Talk of Sale Wasn't Out of the Blue for Daly

Robert Daly was in New York on Monday, where he reported the temperature to be 14 degrees, much too bitter to be construed as an invigorating break from the hot seat that comes with being chairman of the Dodgers, a position that now could become even hotter as the flames of another potential distraction licks at a franchise that has known only turmoil since News Corp. bought it in 1998.

Now, only five years later, five years in which those nearly five decades of comparatively peaceful O'Malley ownership have quickly become a faded memory, the $15-billion-a-year media giant has hired a New York investment firm to facilitate the team's sale.

Now, suddenly, there is an official and public posture to a process that had been conducted quietly and privately behind the scenes.

Now, perhaps, uncertainty could become as thick as the midsummer smog, the clubhouse and executive office focus shifting from the field to finance as Fox searches for an operator with enough resources in an unstable economy to spend, say, $600 million or more on a franchise claiming millions in losses in a sport that now finds its corporate owners running for cover.

Make no mistake: Fred McGriff still might attract much of the media microscope at Dodger Stadium, but it seems inevitable that he will have to share it at times with Dave Checketts or Alan Casden or some other possible buyer, a notion that Daly disputed from the warmth of his Manhattan hotel room, pointing out that Disney has had the Angels on the block for three years and it didn't disrupt their advance to a World Series title.

"If that's what distraction gets you, I'll take it," Daly said.

The flip side, of course, is that until the Angels became a sea of red phenomenon over the second half of the 2002 season, there was seldom the microscope on Anaheim that there always is on the Dodgers. It also can be said that Disney's attempt to sell frequently became the fodder for distracting stories questioning ownership's direction, payroll and desire to win, the type of stories that have already infiltrated a winter in which some have cited the Dodgers' unwillingness to go over the new luxury tax threshold as an illustration that the dollar now comes first under sale-minded Fox.

The prospect isn't encouraging, but Daly is undeterred, insistent that organizational focus starts from the head down ("my head, and I'm a thousand percent convinced I won't be distracted," he said) and, look, he added, this process is being handled by News Corp. and Allen & Co., and isn't it also possible that the Dodgers are immune to distractions by now?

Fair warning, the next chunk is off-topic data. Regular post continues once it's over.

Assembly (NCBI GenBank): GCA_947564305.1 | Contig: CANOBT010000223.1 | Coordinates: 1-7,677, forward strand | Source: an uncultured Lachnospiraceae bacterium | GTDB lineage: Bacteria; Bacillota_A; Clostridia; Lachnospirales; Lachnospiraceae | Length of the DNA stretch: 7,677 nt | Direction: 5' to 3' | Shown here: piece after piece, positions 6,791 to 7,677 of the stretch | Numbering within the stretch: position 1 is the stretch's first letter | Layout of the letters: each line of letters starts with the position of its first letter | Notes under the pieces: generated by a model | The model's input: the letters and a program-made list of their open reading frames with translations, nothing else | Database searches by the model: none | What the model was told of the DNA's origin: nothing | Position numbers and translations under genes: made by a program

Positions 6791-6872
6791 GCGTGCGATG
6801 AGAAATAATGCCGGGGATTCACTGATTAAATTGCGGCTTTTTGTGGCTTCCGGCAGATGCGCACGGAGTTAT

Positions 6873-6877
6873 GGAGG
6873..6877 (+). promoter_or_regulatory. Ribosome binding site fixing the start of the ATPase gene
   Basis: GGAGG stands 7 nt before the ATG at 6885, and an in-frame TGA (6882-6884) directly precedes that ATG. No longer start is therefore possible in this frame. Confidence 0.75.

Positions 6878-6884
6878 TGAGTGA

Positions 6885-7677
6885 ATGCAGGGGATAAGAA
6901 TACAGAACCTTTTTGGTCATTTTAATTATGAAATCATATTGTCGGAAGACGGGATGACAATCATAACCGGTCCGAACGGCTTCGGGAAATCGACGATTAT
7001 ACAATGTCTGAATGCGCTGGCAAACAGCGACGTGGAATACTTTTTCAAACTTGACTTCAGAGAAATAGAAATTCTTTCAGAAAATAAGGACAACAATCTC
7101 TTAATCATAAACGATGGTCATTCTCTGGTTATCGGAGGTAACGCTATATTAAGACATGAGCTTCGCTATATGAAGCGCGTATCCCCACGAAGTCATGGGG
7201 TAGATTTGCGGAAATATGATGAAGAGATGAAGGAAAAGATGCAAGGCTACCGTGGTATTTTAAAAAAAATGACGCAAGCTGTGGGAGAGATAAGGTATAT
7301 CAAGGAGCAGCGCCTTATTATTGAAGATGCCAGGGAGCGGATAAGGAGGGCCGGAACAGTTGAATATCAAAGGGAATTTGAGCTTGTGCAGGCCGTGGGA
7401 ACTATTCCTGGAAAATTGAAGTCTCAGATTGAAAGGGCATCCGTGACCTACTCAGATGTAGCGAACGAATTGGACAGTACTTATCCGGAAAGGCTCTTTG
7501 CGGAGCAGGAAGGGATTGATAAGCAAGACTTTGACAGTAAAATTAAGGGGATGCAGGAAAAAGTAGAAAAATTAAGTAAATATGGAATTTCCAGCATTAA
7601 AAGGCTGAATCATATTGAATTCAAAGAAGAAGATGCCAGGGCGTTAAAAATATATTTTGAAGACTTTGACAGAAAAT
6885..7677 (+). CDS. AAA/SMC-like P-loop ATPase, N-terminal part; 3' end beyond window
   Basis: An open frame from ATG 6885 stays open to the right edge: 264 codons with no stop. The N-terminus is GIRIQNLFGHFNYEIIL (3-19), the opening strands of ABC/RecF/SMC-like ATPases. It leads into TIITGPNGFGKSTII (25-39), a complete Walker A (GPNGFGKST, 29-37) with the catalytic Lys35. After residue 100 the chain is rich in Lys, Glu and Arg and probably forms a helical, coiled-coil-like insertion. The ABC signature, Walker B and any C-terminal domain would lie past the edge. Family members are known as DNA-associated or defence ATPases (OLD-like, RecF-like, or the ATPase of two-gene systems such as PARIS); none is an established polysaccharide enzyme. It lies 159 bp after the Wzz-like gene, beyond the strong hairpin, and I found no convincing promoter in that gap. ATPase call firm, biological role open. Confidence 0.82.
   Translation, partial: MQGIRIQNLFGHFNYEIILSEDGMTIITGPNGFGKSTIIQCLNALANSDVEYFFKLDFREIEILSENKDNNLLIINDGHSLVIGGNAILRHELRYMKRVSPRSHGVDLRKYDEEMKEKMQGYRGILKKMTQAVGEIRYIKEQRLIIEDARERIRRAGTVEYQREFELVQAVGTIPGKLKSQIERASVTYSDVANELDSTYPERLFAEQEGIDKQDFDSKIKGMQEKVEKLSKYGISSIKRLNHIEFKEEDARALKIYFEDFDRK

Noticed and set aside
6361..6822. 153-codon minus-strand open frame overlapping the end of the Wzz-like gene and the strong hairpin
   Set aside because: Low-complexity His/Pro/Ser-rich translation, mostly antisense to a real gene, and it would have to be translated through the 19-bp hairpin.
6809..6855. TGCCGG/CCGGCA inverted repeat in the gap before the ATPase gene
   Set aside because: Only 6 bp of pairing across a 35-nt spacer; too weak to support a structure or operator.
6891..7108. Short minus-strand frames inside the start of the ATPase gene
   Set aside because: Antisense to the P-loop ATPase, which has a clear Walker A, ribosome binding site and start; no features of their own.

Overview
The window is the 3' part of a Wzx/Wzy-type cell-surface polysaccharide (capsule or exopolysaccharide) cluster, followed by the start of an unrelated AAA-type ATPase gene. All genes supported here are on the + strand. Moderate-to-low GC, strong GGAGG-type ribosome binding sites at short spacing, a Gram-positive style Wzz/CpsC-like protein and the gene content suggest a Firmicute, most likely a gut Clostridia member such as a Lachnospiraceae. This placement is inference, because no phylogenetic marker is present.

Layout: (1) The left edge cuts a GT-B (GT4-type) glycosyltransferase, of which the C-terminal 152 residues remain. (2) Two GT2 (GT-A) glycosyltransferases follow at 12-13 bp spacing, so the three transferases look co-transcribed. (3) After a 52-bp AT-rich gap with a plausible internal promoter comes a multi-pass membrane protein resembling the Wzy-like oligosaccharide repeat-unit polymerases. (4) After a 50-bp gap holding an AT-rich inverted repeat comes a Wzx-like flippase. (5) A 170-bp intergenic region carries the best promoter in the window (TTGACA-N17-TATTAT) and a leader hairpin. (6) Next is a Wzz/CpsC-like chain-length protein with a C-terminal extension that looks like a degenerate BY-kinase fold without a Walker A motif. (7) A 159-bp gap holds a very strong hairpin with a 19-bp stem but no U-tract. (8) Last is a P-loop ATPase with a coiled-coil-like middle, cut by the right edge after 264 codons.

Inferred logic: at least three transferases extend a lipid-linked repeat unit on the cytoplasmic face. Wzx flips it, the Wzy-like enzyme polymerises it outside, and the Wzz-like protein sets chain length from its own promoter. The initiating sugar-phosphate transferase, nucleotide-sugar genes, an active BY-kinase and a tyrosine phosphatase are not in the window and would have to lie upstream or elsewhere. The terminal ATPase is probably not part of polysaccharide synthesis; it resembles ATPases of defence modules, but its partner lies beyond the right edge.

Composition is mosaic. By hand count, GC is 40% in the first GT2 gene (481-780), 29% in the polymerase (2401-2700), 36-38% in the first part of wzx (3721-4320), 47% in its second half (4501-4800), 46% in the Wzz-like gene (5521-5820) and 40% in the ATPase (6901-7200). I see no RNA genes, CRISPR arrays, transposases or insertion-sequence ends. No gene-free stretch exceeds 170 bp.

After all, Daly recalled, he has already worked through that "mess I inherited" in which the "general manager (Kevin Malone) wasn't talking to the manager (Davey Johnson)," and now, he said, he has "accomplished my first mission" of putting a staff and organization together and "now I want to accomplish the second mission of pouring champagne on my head, which is my dream."

He dreamed about the Dodgers growing up in Brooklyn, but now, barely into his fourth year after buying 5% interest with the understanding he would have decision-making authority after News Corp. established the yearly budget, the clock may be ticking on that second mission -- which Daly said he accepts and understands, having been apprised of the process by News Corp. executives from the start ("nothing goes on that I don't know about," he said), having been quoted as saying he expected the club to be sold at some point and having reiterated that belief in staff meetings.

"You have a non-core asset that's losing money," he said. "If someone walks in and offers the right price I would fully expect the club to be sold and would totally support and understand that decision."

The right price will depend on whether Murdoch includes the cable assets. How a sale would impact Daly and his 5% interest isn't clear, but he said it was doubtful that he could encounter a better relationship than the one he has had with Murdoch, Peter Chernin and other News Corp. executives and that after many years of operating CBS, Warner Bros. and now the Dodgers, he has no desire to be anything less than the boss.

"I'll never say never, but my gut feeling is that I won't stay if the club is sold," he said.

But could he and would he consider organizing his own ownership group?

"I think that would be a hard thing to do right now economically," Daly said. "Two or three years ago you might have found a lot of people with a lot of extra Internet and tech money, but now I don't know if there's anybody I could go to with the idea of buying out the Dodgers at a high price. I mean, you'd have to have a passion for baseball and a willingness to risk a difficult business. If people came to me I'd talk, but I don't think it would be an easy thing to do."

It won't be easy finding a buyer. The Angels have been out there at probably half the price or more with limited action, which is why, Daly said, that this could be a long process that never reaches fruition and why he and the club can't get caught up in it or distracted.

If that's wishful thinking, it's also true that turnover and instability are part of the industry now. The O'Malley era is long over. The Dodgers aren't alone. Since George Steinbrenner bought the Yankees in 1973, the other 29 teams, including six expansion teams, have had a combined total of 94 ownership groups.

Five years ago, Fox talked about the historic glory of the Dodgers, the marketability of the brand. Now an investment firm is marketing the brand in a different way. It would be nice to believe that a new owner, if there is one, will stay awhile, but that too is probably wishful thinking.

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